This Server also contains all of the required data to make the website or service run. Data that is often comprised of our data and a centralized server controls even the process of finding that server. These are DNS or domain name service servers that act as the backbone for domain routing on the internet. Essentially, when you type a domain into your browser, the request is sent to a DNS server that will then tell your computer exactly where this information can be found. 

These DNS servers are usually controlled by another centralized group of companies including the likes of Google, AWS, Cloudflare, etc. What this means is that the internet is inherently centralized; everything that you do online, can effectively be limited by those who control those services. 

There are problems associated with this because it has a centralized point of failure; Centralized servers can go down, sometimes for extended periods of time. And in those times people can't access that data. There's not really much that you can do, given that these centralized servers contain all that user data and contain the code, which interacts with user clients, and those servers are incredibly lucrative to hack. Data theft is big business in cybercrime circles. 

You need to trust companies like Amazon that have your personal data to keep it safe. It’s a “trusted” system. There is also the risk that the data being sent to your devices could be compromised through software supply chain hacks. Hackers gain access to the provider’s server upstream of the software supply chain and insert malicious code. That's then passed down along the chain because the other participants trust that the software is safe.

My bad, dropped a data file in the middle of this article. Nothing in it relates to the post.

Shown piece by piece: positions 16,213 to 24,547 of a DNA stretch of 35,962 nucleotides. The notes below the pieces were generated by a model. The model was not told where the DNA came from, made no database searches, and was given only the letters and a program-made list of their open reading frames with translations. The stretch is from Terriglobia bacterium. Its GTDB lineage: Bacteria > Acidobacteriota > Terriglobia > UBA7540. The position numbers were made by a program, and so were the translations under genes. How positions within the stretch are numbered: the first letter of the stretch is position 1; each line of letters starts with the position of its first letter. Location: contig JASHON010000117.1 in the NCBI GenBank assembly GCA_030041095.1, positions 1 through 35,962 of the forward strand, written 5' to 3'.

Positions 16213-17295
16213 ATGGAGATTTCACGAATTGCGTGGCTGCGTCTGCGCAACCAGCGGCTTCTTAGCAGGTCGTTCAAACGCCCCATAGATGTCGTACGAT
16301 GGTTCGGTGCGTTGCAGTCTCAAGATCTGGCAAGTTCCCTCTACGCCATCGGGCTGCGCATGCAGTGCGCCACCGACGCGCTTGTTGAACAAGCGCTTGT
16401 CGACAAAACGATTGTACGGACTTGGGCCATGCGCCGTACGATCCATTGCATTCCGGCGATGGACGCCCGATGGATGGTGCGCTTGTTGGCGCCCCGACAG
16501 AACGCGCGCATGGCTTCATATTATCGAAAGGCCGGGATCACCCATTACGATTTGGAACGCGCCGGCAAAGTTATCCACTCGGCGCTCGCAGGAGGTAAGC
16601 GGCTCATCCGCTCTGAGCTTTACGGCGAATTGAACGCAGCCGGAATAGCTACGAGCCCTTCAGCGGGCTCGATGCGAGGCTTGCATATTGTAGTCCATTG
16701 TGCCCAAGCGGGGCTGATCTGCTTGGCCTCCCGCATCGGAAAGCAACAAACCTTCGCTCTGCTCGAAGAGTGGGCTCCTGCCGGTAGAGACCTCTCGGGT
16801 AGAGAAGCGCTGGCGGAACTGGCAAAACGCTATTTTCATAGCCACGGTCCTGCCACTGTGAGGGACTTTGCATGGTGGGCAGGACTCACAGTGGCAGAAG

Then when it comes to the issue around the permissioned nature of Web 2, it's become a real issue when you're using services like Facebook, Instagram, Twitter, YouTube, PayPal, etc. You're only allowed to use them because they let you. 

They can restrict your use, or boot you off the platform at a moment's notice, without any explanation. De platforming has been going on for years now and there is very little that can be done by the user. 
The Web 2 social media and many Fortune 500 companies have developed their entire business models around monetizing our data. This value is not shared unless you're a shareholder. This centralization of control and value is the reason why people are dying for an alternative. 


Enter Web 3.0
Web 3.0 is the next generation of the internet which people envision will be more decentralized and permissionless. One that's built on decentralized protocols, where users help with content creation and the governance of the web itself. They also have the ability to own a part of the network, so you can think of it as a Read-Write-Own Internet. 

There are already several technologies that could serve as the backbone for a Web 3 world. Most point to blockchains like Elrond, Cardano, or Ethereum, for example, but other distributed technologies like  IPFS can also be used to decentralize networks. 

Thousands of dApps (decentralized applications) are already being built in the Web 3 environment. These often include native tokens to add value to the application to those who hold the tokens. These native crypto assets allow those who participate in the network to share in the value generated from it.